Skift Take

This news reminds us of an internet meme. Imagine a shot from the movie Back to the Future, where one character is saying to the other, "Whatever you do, never go to the year 2020."

Emirates, one of the world’s biggest long-haul airlines, laid off more pilots and cabin crew on Tuesday as it it manages a cash crunch caused by the global coronavirus pandemic, and plans thousands of additional job cuts, five company sources said.

Aviation is one of the industries worst hit by the outbreak, which has dented travel demand and forced major airlines to lay off staff and seek government bailouts.

More redundancies were expected this week including both Airbus A380 and Boeing 777 pilots, the sources said on the condition of anonymity.

Without giving further details, an airline spokeswoman told Reuters some employees had been laid off.

“Given the significant impact that the pandemic has had on our business, we simply cannot sustain excess resources and have to right size our workforce in line with our reduced operations,” she said.

A promise by the Dubai government to provide Emirates with new equity would allow it to “preserve its skilled workforce,” the state airline said on May 10.

It has since laid off employees, which sources previously told Reuters were trainee pilots and cabin crew.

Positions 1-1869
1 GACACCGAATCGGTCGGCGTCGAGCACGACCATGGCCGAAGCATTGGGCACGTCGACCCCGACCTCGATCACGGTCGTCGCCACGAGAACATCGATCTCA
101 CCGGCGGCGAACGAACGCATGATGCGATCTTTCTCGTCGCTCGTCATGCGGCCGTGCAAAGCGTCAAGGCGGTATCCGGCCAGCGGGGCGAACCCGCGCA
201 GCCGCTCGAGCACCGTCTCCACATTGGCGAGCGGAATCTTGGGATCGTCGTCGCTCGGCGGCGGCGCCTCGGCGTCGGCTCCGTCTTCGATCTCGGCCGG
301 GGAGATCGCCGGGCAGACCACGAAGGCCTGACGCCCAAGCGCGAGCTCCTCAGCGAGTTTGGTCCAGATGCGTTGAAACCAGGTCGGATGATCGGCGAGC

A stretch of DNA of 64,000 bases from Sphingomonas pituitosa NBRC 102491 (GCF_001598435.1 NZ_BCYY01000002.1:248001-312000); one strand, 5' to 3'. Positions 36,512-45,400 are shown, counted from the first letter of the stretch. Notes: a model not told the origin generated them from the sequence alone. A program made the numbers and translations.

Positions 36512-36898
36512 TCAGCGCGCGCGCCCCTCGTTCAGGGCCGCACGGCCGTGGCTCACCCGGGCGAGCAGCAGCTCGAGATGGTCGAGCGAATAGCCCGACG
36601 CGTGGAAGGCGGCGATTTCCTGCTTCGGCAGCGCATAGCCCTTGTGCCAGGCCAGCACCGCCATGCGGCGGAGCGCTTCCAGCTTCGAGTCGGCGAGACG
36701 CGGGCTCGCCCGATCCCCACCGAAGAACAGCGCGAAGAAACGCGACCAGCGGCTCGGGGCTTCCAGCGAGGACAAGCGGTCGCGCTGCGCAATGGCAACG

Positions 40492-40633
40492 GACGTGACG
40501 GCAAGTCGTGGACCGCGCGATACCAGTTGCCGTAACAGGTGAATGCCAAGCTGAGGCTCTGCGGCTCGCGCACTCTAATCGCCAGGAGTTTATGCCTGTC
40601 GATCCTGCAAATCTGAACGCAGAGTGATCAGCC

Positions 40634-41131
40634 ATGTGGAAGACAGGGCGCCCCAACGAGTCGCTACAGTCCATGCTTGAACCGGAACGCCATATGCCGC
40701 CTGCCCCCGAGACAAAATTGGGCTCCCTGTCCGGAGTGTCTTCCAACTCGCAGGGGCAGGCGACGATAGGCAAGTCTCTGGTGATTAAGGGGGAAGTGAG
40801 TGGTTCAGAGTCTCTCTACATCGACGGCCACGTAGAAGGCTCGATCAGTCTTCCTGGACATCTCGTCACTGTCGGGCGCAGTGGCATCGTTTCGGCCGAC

Outgoing President Tim Clark has said it could take four years for the airline to resume flying to all of the 157 international destinations it served before the pandemic. It has a fleet of 270 A380 and 777 jets.

The airline has operated limited, mostly outbound services from the United Arab Emirates since grounding passenger flights in March but is due to restart some connecting flights after the UAE last week lifted a suspension.

Emirates has also extended pay cuts until September, and in some cases deepened the reduction to 50%, according to an internal email on Sunday. The decision was made after reviewing all possible options to preserve its cash position, the email said.

More from Reuters: Abu Dhabi extends ban on movement in and out of the emirate and between cities.

(Reporting by Alexander Cornwell and Aziz El Yaakoubi, editing by Louise Heavens, Kirsten Donovan)

Copyright (2020) Thomson Reuters. Click for restrictions

This article was written by Alexander Cornwell and Aziz El Yaakoubi from Reuters and was legally licensed through the NewsCred publisher network. Please direct all licensing questions to [email protected].

Have a confidential tip for Skift? Get in touch

Tags: airline innovation, airlines, coronavirus, coronavirus recovery, emirates, emirates airlines, united arab emirates

Photo credit: An Emirates aircraft. Emirates

Up Next

Loading next stories